Galaxy S7). However, we have to admit that there were several occasions where the P9 got the focus completely wrong and required us to retake the photo – we’d recommend tapping on the subject on-screen to focus, rather than relying on the automatic focus all the time.
Along with a redesigned camera system, the camera app has been developed with Leica and uses the familiar Leica font. At first glance, it looks pretty basic with a lack of buttons, but that’s because the app relies heavily on gesture control. You can swipe in from the edge of the display to access your camera settings and a variety of shooting modes, but our favourite was the Pro mode (activated by swiping near the camera trigger). Why? It offers complete control over the dual-camera, providing users with an opportunity to tweak settings including the ISO, shutter speed and even the autofocus area to capture the perfect photo.
Another favourite mode of ours is the ‘shallow depth of field’ mode (we’re not sure that’s the official name, but that’s what it’s called in-app). The mode allows you to tweak the “aperture” settings and focus of a photo after it has been taken. This is nothing new – HTC got there first with the Duo camera on the One M8 – but the good news is that it works better. A lot better. Chances are you wouldn’t know the photos below were taken on a smartphone.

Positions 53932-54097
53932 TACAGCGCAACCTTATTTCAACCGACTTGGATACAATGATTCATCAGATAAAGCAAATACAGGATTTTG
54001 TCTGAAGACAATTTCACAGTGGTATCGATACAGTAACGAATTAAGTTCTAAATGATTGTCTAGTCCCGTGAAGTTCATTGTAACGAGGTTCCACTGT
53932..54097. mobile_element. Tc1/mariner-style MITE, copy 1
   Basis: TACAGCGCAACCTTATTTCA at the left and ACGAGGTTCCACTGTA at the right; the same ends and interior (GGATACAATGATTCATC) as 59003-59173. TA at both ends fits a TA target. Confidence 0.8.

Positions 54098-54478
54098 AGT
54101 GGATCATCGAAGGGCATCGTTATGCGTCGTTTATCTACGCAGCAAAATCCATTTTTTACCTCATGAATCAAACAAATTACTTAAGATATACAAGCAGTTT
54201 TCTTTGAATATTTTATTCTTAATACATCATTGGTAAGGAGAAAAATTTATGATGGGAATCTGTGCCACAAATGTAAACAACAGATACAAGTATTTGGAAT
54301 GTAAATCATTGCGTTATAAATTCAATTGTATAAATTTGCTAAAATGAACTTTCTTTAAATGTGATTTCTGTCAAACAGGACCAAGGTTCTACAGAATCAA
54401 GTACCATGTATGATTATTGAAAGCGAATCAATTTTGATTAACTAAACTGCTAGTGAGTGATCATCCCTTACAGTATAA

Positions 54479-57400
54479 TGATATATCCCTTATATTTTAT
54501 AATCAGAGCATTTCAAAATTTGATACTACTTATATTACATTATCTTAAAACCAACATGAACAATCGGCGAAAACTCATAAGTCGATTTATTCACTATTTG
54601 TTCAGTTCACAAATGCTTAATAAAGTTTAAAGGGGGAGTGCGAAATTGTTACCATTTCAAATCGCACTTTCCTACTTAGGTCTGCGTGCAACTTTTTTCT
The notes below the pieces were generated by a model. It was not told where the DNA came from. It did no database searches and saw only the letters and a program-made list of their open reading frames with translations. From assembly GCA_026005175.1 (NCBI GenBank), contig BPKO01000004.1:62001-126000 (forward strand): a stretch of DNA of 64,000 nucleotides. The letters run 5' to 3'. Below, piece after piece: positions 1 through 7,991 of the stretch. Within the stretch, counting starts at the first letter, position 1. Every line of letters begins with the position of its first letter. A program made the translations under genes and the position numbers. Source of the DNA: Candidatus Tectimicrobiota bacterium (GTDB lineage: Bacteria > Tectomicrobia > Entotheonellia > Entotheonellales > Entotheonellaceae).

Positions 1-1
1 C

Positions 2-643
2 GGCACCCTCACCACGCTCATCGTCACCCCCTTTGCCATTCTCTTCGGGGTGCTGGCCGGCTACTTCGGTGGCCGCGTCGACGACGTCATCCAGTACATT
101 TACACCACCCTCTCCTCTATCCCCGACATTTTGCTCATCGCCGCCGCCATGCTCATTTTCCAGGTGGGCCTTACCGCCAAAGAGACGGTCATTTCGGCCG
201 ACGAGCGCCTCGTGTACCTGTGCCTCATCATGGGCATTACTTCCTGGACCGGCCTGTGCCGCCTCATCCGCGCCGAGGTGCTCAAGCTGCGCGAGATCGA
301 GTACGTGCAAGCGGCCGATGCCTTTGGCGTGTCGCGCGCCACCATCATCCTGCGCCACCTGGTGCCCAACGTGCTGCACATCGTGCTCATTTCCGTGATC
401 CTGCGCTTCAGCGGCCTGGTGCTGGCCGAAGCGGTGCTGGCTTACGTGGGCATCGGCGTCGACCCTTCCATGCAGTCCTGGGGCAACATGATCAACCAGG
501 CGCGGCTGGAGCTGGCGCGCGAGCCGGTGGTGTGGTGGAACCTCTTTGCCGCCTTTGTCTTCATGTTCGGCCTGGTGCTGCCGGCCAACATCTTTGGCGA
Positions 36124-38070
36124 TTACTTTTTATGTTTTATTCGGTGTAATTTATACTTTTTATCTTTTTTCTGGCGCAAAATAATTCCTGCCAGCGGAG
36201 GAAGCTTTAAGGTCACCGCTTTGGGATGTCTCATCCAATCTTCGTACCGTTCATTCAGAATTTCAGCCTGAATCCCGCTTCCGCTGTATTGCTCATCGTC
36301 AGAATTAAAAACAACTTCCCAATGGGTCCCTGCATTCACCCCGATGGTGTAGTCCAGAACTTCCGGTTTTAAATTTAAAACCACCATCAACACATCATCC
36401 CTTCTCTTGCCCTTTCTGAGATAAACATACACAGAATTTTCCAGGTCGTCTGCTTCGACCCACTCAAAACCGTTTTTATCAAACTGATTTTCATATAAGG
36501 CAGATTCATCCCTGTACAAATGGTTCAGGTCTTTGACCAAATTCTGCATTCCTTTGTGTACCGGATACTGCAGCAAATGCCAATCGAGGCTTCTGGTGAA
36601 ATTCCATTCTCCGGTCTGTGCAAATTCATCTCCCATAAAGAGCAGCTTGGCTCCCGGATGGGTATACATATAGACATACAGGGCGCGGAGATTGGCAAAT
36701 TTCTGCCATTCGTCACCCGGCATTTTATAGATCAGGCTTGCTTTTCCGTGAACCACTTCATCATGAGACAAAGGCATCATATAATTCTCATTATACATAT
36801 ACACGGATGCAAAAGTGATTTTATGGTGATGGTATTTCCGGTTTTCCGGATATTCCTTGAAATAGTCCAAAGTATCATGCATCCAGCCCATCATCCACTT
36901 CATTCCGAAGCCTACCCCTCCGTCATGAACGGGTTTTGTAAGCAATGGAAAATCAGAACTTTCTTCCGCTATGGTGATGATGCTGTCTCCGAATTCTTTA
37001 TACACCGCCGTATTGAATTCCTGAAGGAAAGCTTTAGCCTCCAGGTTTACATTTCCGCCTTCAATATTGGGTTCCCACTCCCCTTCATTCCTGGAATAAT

All the photos below have been shot using the native camera app and some of the effects and controls on offer. No processing or sharpening has been applied – we’ve simply resized them (click the thumbnails to enlarge).
At the front is an 8Mp camera, which doesn’t feature autofocus like the P9 Plus but offers a variety of photo and video modes, though not as many as the rear-facing camera. The photos taken with the front-facing camera were reasonably crisp, but we feel like it would really shine with autofocus capabilities.
Below you can see the depth of field effect in conjunction with the colour isolation option: it makes the out of focus parts black and white. However, the effect doesn’t quite work on this phone box as you can see: